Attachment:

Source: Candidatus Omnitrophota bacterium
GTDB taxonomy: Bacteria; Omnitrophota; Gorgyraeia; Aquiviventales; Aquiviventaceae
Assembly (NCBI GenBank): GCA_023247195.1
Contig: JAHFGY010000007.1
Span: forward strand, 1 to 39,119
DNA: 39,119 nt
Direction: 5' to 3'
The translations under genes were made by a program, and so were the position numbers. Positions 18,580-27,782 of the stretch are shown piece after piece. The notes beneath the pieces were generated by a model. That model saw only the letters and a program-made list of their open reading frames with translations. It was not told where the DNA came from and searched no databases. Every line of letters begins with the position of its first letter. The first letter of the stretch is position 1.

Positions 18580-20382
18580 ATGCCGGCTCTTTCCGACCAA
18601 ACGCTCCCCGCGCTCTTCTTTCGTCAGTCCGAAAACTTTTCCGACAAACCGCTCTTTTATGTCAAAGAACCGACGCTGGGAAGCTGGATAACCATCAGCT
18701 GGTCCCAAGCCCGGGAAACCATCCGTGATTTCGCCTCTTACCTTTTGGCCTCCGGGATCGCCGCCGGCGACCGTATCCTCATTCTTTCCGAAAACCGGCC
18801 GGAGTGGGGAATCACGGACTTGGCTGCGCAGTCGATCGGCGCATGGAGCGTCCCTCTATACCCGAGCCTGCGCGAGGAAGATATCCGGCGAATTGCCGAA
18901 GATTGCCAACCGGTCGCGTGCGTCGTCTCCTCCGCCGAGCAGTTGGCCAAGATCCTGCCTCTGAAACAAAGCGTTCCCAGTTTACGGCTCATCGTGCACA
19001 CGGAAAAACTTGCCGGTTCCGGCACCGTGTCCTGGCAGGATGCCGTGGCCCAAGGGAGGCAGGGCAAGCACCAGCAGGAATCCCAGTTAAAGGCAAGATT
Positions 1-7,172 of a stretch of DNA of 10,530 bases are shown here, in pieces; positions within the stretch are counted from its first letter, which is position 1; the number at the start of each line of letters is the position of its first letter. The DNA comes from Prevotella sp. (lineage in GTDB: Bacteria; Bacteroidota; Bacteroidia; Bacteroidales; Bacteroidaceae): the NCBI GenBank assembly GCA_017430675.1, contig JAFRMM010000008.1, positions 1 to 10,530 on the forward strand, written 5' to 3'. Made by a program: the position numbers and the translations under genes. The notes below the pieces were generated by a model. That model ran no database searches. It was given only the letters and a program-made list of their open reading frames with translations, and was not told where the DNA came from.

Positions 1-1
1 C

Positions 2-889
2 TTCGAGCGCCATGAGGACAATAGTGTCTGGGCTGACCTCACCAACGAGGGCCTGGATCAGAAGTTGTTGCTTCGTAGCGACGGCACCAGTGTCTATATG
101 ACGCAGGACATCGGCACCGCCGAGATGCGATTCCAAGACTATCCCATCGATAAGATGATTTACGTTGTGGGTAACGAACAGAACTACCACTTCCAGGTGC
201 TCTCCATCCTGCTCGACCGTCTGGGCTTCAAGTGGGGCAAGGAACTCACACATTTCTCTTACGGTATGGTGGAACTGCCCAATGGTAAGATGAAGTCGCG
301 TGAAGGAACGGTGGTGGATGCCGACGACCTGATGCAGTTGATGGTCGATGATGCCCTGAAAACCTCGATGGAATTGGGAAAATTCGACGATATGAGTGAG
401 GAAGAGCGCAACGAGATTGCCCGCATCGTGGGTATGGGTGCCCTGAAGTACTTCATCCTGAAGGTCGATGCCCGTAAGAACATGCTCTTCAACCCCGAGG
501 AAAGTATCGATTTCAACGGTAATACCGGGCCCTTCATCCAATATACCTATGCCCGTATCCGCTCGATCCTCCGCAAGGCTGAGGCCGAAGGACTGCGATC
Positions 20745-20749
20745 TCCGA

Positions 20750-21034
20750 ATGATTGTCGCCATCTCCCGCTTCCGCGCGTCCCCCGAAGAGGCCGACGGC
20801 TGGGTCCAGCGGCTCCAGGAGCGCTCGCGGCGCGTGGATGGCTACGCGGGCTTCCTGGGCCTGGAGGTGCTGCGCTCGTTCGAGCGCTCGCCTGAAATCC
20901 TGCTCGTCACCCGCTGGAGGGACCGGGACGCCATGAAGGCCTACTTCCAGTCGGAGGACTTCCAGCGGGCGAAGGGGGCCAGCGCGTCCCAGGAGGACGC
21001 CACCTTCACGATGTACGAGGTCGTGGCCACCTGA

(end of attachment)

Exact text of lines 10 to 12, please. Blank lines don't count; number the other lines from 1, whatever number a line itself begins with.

18580 ATGCCGGCTCTTTCCGACCAA
18601 ACGCTCCCCGCGCTCTTCTTTCGTCAGTCCGAAAACTTTTCCGACAAACCGCTCTTTTATGTCAAAGAACCGACGCTGGGAAGCTGGATAACCATCAGCT
18701 GGTCCCAAGCCCGGGAAACCATCCGTGATTTCGCCTCTTACCTTTTGGCCTCCGGGATCGCCGCCGGCGACCGTATCCTCATTCTTTCCGAAAACCGGCC